Hébé et Jupiter (Hebe and Jupiter)
Inscribed 'SUSSE FRES F'
Bronze with a rich dark brown patina and lighter brown highlights
Height: 19" (48 cm)
Conceived 1847 and cast circa 1850
James Pradier (born Jean-Jacques) was born in Geneva in 1790 from a French family. His name is associated with the development of Neoclassical sculpture in early nineteenth-century Europe, and his works feature in major museum collections around the world, including the Metropolitan Museum of Art (NY), the Victoria & Albert Museum (London), as well as the Louvre and the Musée d’Orsay (Paris).
Both James and his brother Charles-Simon were introduced to watchmaking and engraving at a young age, and joined the Ecole du Dessin in Geneva in 1804. His brother won a scholarship to travel to Paris in 1805, thanks to two influential Genevan intellectuals, Marc-Auguste Pictet and Frédéric Guillame Maurice. James joined Charles-Simon in 1808, finding work in the sculptor François Frédéric Lemont’s atelier in 1809.
Despite his young age, Pradier’s talent quickly earned him the esteem of leading figures in the Parisian art world. In 1813, the artist took part to the Prix du Rome, winning a scholarship to study at the prestigious Villa Medici with a bas-relief on the set theme Philoctète dans l’île de Lemnos (Philoctetes on the Island of Lemnos). While in Rome, Pradier frequented the studios of Antonio Canova and Bertel Thorvaldsen – the greatest names in Neoclassical sculpture – and likely met Dominique Ingres. These encounters influenced greatly the artist and his later sculptural language.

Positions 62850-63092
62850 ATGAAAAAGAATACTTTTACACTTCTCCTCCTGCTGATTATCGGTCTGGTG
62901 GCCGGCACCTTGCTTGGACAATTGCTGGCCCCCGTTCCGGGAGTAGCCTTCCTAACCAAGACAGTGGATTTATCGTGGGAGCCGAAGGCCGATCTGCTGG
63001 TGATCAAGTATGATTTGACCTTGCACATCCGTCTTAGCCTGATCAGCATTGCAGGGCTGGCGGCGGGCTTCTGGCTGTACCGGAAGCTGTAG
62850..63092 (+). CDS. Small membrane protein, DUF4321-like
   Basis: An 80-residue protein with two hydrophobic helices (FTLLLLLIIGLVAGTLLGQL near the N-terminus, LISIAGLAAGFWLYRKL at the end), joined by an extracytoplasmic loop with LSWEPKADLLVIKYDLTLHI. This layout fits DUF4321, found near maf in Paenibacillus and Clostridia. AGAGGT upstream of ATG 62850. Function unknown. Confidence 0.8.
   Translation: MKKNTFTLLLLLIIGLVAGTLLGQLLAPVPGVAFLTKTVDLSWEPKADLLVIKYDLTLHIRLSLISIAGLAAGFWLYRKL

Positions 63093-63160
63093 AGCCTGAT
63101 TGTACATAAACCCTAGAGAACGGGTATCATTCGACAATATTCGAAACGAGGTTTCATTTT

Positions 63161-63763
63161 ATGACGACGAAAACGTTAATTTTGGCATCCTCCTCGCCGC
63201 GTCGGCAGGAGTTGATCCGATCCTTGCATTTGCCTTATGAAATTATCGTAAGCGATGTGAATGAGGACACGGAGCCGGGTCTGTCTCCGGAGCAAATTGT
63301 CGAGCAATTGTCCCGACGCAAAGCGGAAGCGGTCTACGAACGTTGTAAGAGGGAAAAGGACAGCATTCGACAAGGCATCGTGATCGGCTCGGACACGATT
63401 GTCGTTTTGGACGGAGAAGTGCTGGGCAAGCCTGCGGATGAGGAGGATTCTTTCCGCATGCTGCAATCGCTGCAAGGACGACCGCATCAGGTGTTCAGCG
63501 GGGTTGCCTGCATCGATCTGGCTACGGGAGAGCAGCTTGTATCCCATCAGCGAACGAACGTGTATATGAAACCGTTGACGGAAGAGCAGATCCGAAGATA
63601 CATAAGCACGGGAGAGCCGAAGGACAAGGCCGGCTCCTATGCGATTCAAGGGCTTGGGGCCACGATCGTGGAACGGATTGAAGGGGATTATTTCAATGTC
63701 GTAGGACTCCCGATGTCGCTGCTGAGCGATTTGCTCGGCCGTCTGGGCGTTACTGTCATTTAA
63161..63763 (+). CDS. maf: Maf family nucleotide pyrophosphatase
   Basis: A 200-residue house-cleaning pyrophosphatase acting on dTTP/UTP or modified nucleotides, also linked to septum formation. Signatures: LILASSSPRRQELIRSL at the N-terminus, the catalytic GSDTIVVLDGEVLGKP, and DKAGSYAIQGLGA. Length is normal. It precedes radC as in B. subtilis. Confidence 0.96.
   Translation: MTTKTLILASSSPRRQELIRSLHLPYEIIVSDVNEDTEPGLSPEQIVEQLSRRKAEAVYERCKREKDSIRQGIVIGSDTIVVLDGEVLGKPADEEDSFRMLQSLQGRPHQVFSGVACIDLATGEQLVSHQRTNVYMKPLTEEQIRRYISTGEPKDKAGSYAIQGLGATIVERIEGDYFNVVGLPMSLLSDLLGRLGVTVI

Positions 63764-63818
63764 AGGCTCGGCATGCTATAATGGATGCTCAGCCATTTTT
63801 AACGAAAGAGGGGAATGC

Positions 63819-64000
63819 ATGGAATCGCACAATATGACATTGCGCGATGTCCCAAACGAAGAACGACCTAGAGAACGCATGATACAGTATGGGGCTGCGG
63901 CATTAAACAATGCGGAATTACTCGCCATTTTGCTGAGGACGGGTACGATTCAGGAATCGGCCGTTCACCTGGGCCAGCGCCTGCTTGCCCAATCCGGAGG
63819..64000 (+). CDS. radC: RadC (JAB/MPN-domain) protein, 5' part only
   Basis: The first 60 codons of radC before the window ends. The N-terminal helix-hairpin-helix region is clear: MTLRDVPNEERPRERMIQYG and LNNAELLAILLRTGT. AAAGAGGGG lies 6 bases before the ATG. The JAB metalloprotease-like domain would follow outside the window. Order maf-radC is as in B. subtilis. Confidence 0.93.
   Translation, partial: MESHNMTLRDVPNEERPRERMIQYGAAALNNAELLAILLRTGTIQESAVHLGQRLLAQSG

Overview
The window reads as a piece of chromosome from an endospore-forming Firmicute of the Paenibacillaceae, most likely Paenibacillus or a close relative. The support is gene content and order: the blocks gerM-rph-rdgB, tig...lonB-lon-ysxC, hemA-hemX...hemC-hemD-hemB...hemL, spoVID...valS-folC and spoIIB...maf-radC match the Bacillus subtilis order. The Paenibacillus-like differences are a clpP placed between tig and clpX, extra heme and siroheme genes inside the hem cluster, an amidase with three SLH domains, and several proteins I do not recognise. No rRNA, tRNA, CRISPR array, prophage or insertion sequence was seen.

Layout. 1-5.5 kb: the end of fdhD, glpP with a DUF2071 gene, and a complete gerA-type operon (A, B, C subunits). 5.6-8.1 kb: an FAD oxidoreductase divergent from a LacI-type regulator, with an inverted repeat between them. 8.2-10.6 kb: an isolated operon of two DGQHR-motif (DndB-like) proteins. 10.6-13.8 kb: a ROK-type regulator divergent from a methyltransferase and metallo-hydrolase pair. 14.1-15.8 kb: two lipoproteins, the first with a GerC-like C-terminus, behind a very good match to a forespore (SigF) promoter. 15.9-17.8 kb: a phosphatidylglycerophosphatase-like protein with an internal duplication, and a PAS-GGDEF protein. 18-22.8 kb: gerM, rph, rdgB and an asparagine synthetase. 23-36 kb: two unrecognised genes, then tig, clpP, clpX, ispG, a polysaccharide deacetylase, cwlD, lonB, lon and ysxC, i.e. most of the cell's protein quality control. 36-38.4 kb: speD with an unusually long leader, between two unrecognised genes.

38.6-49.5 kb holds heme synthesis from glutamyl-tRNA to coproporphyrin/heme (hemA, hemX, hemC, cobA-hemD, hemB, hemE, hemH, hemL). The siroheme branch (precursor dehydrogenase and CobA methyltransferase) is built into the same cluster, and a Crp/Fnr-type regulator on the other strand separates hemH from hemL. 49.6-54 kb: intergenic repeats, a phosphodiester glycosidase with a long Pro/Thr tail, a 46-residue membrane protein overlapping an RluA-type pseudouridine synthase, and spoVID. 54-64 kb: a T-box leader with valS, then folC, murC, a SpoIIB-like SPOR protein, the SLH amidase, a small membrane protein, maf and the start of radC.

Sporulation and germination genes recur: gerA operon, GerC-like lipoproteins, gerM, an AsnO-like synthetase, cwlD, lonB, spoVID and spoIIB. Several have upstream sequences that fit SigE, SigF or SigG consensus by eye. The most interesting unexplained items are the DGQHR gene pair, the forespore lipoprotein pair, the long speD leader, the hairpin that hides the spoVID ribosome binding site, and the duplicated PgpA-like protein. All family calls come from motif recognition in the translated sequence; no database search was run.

Pradier established his name by winning a gold medal for his sculpture Une Nymphe (A Nymph) at the 1819 Salon, which marked the beginning of his career as one of France’s leading artists. From that year until his death in 1852, the sculptor was commissioned to produce works from important private individuals including King Louis Philippe, public works for French municipalities including Paris, Arles and Versailles and a large number of works for the State. His art defined the French taste and artistic canons in the first half of the nineteenth century.
The present piece, Hebe et Jupiter, also known as Hebe et l’Aigle – Hebe and the Eagle, was conceived by the artist in 1847. It represents Hebe, the goddess of youth, daughter of Jupiter and Era and wife of the Greek hero Heracles, seated with her father who frequently took the form of an eagle. Pradier’s original terracotta concept for the model, now at the Musée des Beaux-Arts in Rennes, shows the figure almost fully naked, with only a cloth covering her left leg.
The iconography of the work testifies to her role as cup-bearer of the gods, as she is holding a small amphora and a drinking vessel, with a larger amphora lying at her feet. Hebe was a popular subject among artists during the late eighteenth- and early nineteenth-century; Antonio Canova produced at least four versions of this subject in marble – the most famous of which is currently housed in the Hermitage collection (St. Petersburg).
Antonio Canova, Hebe, Hermitage Museum (St Petersburg)
The present work was cast by the Susse Fréres foundry. The foundry offered the work in their 1860s and 1875 catalogues. There are less than ten known versions of this work in bronze. The elegant line running under the ‘SUSSE FRES’ inscription, looping around the ‘F’, suggests that this example was one of the rare 1850s’ casts of the work.